All Saints’ Sunday has always been one of my favorite church celebrations not only because of some of the wonderful hymns we sing, but also because the Gospel lesson challenges us to see beyond the physical surroundings in which we worship to the dimensions of our life visible only to faith. Our buildings ultimately crumble, our bodies decay, our money dissipates. Yet by faith we live on in Christ and belong to God even in death, because our God, says Jesus (Luke 20.38), is a God of the living. All live in him, even those who are physically dead. Such a thought is a powerful challenge to our reason and it makes this day one of bold-spirited confidence.
Can you see this? Sometimes this statement of Jesus seems like nothing more than mere words. But as we sing today’s Introit hymn, and the power of Ralph Vaughan Williams’s tune builds in us, we begin to say with Thomas, ‘Lord, I believe; help my unbelief’.
O blest communion, fellowship divine;These words were written by the Rt Rev’d William How (1823–1897), Bishop of Bedford (London), and later of Wakefield. How did quite a bit of writing, and was known for his work with children and with the poor. Although he wrote only a few hymns, we fondly remember many. Among them, in addition to our Introit hymn, are ‘Jesus, name of wondrous love’, ‘Soldiers of the cross, arise’, and ‘We give Thee but Thine own’.
We feebly struggle, they in glory shine.
Yet all are one in Thee,
for all are Thine. Alleluia. Alleluia.
The tune, ‘Sine nomine’, reminds me of many an art work with the same name, ‘Untitled’. Sometimes, I jokingly say to myself, ‘Good thing he/she didn’t, because it doesn’t deserve a title.’ In Houston’s Rothko Chapel, all the blank canvases are untitled – maybe fittingly so. In Vaughan Williams’s case, this tune deserves a title. It builds as the tune develops, and, as with few other hymns, involves the singer both emotionally and powerfully. We all know it as ‘Sine nomine’, but it could well have been titled ‘Saints Alive’.
The first Communion hymn, ‘Who are these like stars appearing’, was written by Heinrich Theobald Schenk (1656–1727), a Lutheran pastor and professor at the University of Giessen . Based on the question of one of the elders in Revelation 7 (the Lutheran lectionary reading for this day), the hymn provides the response that these clothed in white are those who have come out of the great tribulation. It is a hymn that celebrates the heroes of the faith who have gone before us and are remembered not because they conquered armies, but because they were often conquered physically and had their robes made white in the blood of the Lamb.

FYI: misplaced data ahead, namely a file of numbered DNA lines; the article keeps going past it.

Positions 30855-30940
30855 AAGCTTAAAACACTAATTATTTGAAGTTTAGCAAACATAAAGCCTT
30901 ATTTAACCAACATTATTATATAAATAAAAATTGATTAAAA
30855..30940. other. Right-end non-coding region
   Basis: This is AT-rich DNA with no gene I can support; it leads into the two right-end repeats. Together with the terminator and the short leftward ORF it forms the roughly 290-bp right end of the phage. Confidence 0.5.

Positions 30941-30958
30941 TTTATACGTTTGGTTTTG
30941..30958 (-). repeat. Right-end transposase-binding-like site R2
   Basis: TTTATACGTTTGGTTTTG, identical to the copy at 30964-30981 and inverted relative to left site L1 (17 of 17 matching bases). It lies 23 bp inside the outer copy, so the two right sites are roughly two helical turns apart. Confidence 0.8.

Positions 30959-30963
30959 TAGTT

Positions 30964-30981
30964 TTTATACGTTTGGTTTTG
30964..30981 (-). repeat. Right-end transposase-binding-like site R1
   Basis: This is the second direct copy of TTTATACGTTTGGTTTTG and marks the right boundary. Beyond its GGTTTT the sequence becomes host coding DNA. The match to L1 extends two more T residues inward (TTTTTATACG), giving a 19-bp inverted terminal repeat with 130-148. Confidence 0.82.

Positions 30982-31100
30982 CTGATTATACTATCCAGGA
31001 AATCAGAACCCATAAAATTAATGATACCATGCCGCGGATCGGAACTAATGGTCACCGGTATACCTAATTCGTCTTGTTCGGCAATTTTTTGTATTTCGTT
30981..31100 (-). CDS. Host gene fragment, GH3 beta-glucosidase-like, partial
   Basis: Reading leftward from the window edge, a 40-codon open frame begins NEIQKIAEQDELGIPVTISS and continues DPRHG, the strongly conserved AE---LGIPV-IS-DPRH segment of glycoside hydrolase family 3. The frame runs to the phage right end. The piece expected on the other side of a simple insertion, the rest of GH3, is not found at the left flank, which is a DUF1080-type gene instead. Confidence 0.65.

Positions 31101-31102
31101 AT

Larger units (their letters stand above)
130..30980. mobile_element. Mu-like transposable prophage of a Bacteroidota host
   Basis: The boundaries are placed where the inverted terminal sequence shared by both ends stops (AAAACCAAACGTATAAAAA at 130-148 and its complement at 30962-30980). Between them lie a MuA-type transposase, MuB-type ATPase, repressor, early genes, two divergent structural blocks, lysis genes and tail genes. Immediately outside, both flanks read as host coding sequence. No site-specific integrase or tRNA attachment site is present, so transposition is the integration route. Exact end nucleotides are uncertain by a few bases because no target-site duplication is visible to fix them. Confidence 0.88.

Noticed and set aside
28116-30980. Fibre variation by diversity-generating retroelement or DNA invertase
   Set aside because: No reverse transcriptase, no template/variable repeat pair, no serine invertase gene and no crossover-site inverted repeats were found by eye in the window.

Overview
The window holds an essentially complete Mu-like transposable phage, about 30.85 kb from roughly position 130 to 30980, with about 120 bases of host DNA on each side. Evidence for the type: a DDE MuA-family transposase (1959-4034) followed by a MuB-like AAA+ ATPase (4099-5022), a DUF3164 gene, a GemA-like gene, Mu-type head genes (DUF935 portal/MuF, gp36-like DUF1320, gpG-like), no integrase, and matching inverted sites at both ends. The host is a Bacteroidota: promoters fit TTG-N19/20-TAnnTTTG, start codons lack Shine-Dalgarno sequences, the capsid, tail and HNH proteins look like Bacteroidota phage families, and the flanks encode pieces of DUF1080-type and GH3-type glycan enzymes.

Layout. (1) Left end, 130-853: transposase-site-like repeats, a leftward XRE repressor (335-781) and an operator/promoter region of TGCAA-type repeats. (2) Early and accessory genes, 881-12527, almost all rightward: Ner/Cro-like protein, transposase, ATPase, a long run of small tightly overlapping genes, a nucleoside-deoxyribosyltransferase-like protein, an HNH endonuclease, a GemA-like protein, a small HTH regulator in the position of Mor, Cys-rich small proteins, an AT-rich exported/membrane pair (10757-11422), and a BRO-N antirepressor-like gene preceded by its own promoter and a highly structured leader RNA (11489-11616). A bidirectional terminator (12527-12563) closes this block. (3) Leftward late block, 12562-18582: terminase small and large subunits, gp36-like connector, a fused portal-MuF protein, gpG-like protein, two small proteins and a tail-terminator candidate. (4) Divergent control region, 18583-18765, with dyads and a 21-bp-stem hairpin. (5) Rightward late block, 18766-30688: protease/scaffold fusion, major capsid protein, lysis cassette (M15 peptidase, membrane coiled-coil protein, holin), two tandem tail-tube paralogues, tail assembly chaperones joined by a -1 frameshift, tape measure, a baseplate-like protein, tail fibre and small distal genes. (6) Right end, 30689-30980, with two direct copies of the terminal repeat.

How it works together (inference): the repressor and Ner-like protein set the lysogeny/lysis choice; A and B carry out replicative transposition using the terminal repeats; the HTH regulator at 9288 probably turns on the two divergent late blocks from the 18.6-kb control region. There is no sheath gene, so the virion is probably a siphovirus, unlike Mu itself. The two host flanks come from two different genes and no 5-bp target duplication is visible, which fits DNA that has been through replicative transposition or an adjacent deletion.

The second Communion hymn begins with the same theme, but brings the matter up to the present time saying that ‘in school, on the street, in the store, in church, by the sea, in the house next door’ we still meet these saints and we are among them as well.
The Postcommunion hymn, ‘Ye watchers and ye holy ones’, sings about saints and martyrs in endless rest in a very developed chant to those who have gone before us to sing God’s praises. Finally, calling out to ‘O friends’, we are asked to join them in a hymn of gladness. The hymn was written by a well-known Anglo-Catholic layman, Athelstan Riley (1858–1945), whose only other well-known hymn, ‘O food to pilgrims given’, secured a place in the indie film Ed Wood starring Johnny Depp.
The hymn builds on nine celestial categories, a rather specious, but somewhat biblical, construct that even St Paul at times referred to as inhabiting the realms of space separating humans from their God. The tune to which the text is set, ‘Lasst uns erfreuen’, is a German tune which was harmonized by Ralph Vaughan Williams, the composer of our Introit tune today, and, actually, a good friend of Athelstan Riley.
Such a thought brings us back to the beginning and, in a way, summarizes the theme of this wonderful day in the church year when we feel particularly surrounded by the saints triumphant and the saints militant. All are one in Christ and all are alive. Saints alive!